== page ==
17 November 2020


A recent First-tier Tribunal case has provided further guidance on HMRC’s ability to impose daily penalties under Schedule 55 of the Finance Act 2009 for the late filing of an ATED return.

This article provides a reminder of the ATED rules and an update on the imposition of daily late filing penalties following the recent First-tier Tax Tribunal case of Heacham Holidays Limited v HMRC [2020] UKFTT 406.[1] 

Filing Obligations

All companies, whether UK or not, holding UK residential property valued at over £500,000 are subject to the Annual Tax on Enveloped Dwellings ('ATED').

The ATED year runs from 1 April to 31 March. Companies must file an ATED return by 30 April for each year in which they hold UK residential property. For the 2020/2021 ATED year, a return and payment was due by 30 April 2020. If any reliefs are available then an ATED relief return must still be submitted in order to claim that relief. The most common relief is property rental business relief, accounting for 78 per cent of all relief claims based on HMRC’s latest ATED statistics.[2]

The Annual Charge

Where a relief does not apply, then the company will be liable to pay an annual charge based on the value of the property at the last valuation date.

The annual bands and chargeable amounts for the current ATED year are set out in the table below.

Property value bands based on the last valuation date

Annual chargeable amount for 2020 to 2021

More than £500,000 up to £1 million


More than £1 million up to £2 million


More than £2 million up to £5 million


More than £5 million up to £10 million


More than £10 million up to £20 million


More than £20 million


Late Filing Penalties for ATED Returns

Where a company fails to comply with its ATED obligations HMRC can impose penalties for late filing and (if no relief applies) for late payment of the tax due.

This means that even where a company qualifies for a relief from ATED (and so no tax is due) if it fails to file a return on time to claim the relief then late filing penalties can still be imposed of up to £1,600 per year (assuming the company has not deliberately withheld information).

Penalties for late filing can be broadly summarised as follows:

  1. For a missed filing deadline, a £100 penalty is imposed immediately after the return date.
  2. Where a return is three months late, a daily penalty is imposed at £10 per day for up to 90 days (up to a £900 maximum charge).
  3. Where the return is 6 months late, a 5 per cent charge of the tax outstanding or £300 if greater will apply.
  4. Where the return is 12 months late, a further 5 per cent charge of the tax outstanding or £300 if greater will apply.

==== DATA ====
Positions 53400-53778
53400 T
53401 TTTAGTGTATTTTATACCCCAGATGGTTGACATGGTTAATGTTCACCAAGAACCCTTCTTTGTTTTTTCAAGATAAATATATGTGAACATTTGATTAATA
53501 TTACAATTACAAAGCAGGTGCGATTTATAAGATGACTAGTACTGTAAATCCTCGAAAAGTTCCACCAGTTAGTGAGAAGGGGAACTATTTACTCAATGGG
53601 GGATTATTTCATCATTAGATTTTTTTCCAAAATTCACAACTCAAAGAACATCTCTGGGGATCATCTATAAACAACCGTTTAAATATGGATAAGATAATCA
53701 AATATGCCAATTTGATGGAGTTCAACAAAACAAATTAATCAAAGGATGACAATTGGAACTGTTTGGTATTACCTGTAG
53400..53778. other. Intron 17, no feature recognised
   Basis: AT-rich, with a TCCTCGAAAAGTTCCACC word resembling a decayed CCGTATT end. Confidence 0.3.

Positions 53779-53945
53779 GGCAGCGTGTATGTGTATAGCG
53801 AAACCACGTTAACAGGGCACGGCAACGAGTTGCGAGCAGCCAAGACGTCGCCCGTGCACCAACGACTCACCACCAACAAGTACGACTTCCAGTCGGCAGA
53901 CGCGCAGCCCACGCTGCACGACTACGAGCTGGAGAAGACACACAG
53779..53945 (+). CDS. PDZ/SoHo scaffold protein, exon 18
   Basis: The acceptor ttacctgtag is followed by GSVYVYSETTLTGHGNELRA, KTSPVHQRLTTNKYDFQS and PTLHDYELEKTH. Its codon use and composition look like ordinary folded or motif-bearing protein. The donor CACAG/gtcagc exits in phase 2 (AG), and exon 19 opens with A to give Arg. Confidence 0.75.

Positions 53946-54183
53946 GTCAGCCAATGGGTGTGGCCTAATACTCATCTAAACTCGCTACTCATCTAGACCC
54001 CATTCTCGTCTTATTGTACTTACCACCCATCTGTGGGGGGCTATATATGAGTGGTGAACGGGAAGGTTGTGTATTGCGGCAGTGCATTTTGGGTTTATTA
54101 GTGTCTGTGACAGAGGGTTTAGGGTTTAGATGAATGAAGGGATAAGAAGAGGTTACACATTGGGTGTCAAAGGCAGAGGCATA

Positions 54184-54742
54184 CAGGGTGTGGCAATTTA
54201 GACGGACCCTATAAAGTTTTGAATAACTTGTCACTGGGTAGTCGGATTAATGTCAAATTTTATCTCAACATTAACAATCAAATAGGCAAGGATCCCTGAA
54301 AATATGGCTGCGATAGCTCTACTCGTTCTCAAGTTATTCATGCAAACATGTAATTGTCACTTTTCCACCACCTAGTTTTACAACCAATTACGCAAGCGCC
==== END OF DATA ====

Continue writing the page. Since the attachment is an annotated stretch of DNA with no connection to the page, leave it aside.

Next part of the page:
HMRC may also charge late payment penalties and interest if tax is actually due.

The Case of Heacham

The imposition by HMRC of late filing penalties for ATED was recently considered in the First-tier Tribunal case of Heacham Holidays Limited v HMRC. 

Heacham Holidays Limited ('Heacham') should have filed ATED returns in August 2017 and April 2018. The returns were submitted late in January 2019 and daily penalties were retrospectively imposed by a notice of assessment by HMRC in December 2019.

One of Heacham’s arguments was that daily penalties should not be imposed, as the requirements set out in the legislation[3] were not met. In particular, the need for HMRC to prospectively issue a penalty notice ahead of charging daily penalties.

The Judge agreed and held that the notice imposing daily penalties could not be issued retrospectively.

Taking a purposive approach and erring 'on the side of leniency where the matter is concerned with the basis for penalisation', the Judge held that Heacham should not be liable to daily penalties, as such penalties require a notice to be issue prospectively: the purpose of such daily penalties being to incentivise compliance rather than simply to punish non-compliance. 

On the facts (as HMRC was not aware of the company’s failure to file a return until the first late return was submitted) it was logistically impossible for HMRC to give notice in time and this is likely to be the case in virtually all instances when it comes to a company filing its ATED return(s) in arrears for the first time. 

It will be interesting to see how this decision is treated in subsequent appeals and whether taxpayers will be able to rely successfully on it in their interactions with HMRC. However, there now appears to be clear First-tier Tribunal authority for resisting the imposition of the £900 daily penalties imposed by HMRC for a late filing by a company which has not previously filed an ATED return and where HMRC has not issued a prospective penalty.

Our Experience

We have extensive experience of assisting clients with their ATED, NRCGT and non-resident corporation tax returns and liabilities, as well as liaising with HMRC in relation to such returns and taxes. In addition, we have advised numerous clients on how best to restructure their affairs in light of ATED, NRCGT, non-resident corporation tax and the inheritance tax changes for non-UK domiciled individuals which have applied since April 2017 (including advising on how to unwind UK property structures in the most tax efficient way).

If you or your client would like further guidance on your ATED or UK tax obligations then please contact Emma Heelis-Adams or Ronnie Myers in our private client team.

This article was written by Ronnie Myers and Robert Jeffrey.

[1] Decision available at: https://www.bailii.org/uk/cases/UKFTT/TC/2020/TC07883.html

[2] https://assets.publishing.service.gov.uk/government/uploads/system/uploads/attachment_data/file/875784/ATED_1819_Commentary.pdf

[3] paragraph 4 (1)(c) of Schedule 55 Finance Act 2009

Key contact

Emma Heelis-Adams

Emma Heelis-Adams Partner

  • Private Client Services
  • International Tax
  • HNW and UHNW Individuals

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